Additionally, in the last section of the book, Wright tries to show what the fulfillment of The Kingdom looks like by saying the spiritual lives of the disciples now empowered with the Holy Spirit references the phrase in the Lord’s prayer: “Thy Kingdom Come.” Tom Wright is saying that the overcoming life of Christians is God’s Kingdom manifest here on earth. While there may be aspects of Kingdom life in today’s members of the future Kingdom of God, this doesn’t constitute the promised coming Kingdom of our Lord on earth. Notice what the Apostle Peter says during his address to the crowd after healing the man at the Temple in Acts3:19- “Therefore repent and turn back so that your sins may be wiped out,20 so that times of refreshing may come from the presence of the Lord, and so that he may send the Messiah appointed for you – that is, Jesus.21 This one heaven musts receive until the time all things are restored, which God declared from times long ago through his holy prophets.” (NET). Here Peter was used to heal a man through the Spirit, and two thousand people were also added to the church yet Peter speaks of a time of refreshing after Jesus returns and restores what was promised to Israel: the literal, physical earthly Kingdom of the Messiah. While Tom Wright mentions a future aspect and even a “snatching away” (Rapture), the revealed Kingdom promises, especially from the Old Testament, is almost completely minimized for the view of a present fulfillment of “Thy Kingdom Come.”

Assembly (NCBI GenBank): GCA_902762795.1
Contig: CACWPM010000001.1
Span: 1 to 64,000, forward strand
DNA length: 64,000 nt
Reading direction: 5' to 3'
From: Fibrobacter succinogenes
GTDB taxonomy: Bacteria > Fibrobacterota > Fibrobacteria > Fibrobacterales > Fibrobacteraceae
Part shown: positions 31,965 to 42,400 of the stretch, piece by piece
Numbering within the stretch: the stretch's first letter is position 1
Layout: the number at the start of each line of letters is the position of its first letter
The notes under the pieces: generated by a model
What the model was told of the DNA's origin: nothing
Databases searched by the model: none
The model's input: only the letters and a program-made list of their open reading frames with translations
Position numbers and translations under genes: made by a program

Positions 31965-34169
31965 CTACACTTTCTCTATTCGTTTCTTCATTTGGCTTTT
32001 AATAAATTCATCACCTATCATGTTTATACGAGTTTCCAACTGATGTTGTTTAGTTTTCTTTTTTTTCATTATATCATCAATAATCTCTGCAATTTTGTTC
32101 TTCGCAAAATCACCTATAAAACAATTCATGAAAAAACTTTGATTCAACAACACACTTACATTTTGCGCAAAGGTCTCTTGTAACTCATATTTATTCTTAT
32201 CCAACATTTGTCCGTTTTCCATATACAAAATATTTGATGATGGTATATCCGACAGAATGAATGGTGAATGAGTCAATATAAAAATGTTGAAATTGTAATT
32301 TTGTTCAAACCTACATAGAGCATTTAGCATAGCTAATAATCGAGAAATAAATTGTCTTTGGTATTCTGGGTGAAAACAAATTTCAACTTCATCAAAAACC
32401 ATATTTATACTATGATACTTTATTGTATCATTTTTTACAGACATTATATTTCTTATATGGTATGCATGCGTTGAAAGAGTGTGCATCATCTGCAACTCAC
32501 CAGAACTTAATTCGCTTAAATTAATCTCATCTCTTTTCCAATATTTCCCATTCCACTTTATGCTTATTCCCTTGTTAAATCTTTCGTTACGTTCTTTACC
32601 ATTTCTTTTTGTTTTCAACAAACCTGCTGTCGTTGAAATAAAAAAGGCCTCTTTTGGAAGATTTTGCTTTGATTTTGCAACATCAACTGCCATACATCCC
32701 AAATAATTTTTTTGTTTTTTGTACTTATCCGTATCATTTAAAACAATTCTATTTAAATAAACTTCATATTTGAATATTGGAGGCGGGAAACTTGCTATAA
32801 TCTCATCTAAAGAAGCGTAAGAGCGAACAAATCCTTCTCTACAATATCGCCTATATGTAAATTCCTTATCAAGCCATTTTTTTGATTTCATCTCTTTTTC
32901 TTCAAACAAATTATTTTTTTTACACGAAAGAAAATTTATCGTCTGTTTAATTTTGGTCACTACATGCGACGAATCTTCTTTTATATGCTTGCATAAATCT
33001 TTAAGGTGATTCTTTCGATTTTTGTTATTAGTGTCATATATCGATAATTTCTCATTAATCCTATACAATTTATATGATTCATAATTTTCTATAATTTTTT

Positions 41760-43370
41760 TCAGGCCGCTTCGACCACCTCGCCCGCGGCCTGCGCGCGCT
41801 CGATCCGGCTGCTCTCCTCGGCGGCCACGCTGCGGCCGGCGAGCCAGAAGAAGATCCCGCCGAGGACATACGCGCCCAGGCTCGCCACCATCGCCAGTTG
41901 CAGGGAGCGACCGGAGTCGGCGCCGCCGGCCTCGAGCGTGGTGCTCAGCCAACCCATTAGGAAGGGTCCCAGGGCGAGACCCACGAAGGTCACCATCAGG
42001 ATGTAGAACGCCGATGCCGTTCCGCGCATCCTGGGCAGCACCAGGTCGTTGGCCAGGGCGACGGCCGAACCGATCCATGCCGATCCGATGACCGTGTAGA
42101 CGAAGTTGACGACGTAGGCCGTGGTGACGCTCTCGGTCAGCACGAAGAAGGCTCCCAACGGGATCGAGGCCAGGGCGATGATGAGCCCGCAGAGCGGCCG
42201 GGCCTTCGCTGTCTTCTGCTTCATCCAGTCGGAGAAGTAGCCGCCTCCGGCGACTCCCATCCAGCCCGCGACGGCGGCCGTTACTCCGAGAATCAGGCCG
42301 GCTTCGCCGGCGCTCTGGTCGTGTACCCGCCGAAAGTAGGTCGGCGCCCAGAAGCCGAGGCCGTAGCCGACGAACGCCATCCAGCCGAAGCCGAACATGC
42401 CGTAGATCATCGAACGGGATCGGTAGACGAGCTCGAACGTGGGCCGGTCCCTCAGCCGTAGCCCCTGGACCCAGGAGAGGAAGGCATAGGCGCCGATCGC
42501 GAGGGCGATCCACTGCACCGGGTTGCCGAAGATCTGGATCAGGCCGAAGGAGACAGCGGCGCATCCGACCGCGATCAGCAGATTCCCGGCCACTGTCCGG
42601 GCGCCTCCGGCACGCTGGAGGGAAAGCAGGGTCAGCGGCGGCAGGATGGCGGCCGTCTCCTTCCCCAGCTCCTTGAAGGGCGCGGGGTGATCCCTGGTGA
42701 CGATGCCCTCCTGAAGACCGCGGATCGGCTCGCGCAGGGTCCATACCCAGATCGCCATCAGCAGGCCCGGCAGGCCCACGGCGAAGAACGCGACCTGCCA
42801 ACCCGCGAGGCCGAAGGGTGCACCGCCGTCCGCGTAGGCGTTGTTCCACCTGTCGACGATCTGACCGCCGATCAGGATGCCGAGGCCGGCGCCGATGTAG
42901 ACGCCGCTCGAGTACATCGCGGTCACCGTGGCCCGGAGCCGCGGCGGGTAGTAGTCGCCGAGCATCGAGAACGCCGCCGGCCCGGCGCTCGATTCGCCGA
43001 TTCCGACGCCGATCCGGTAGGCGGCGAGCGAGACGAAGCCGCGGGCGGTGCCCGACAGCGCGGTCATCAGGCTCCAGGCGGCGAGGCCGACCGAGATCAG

Further, Wright describes John the Baptist’s feelings when he sent his disciples to Jesus asking if Jesus was the One who was to come or if they should look for another. He has the Baptist wondering why he sits in prison and not delivered and standing next to King Jesus. This is not what the Baptist expected since his earlier witness portrays Jesus as “Look,the Lamb of God who takes away the sin of the world.”(Jn.1:29bNIV). He sees Jesus in the larger role of sacrificial substitution for all mankind. Only once is it recorded that John the Baptist says “Repent, for the kingdom of heaven is at hand.”(Mt.3:2 ESV) Jesus was the King but the Baptist seemed to emphasize his eternal nature “because he was before me” (Jn.1:30c ESV) and His giving of the Spirit in the New Covenant along with a future judgment. I believe John the Baptist wanted to ask Jesus why He had not yet provided atonement for the world’s sins since He was spending years teaching the disciples and personally going from village to village. Tom Wright cannot explain or prove why the Baptist should expect Jesus to rescue him in His kingly role since John knew Jesus also had to fulfill His Priestly mission of atonement.
Also, this may be a quibble, but Wright chides the Medieval cartographers at least two times saying they had an erroneous idea of Israel and Jerusalem centered at the “heart” of the earth when they drew their maps. Perhaps Dr. Wright is not familiar with Ezekiel 5:5 where God states His design to place His nation in the center of all the nations at that time in history presumably as an outreach along the busy trading routes directly in the middle of the fertile crescent: “This is what the sovereign Lord says: This is Jerusalem; I placed her in the center of the nations with countries all around her.” (NET). Today, of course, in the age of the Spirit, God’s witness is in believers, as promised in Jeremiah 31.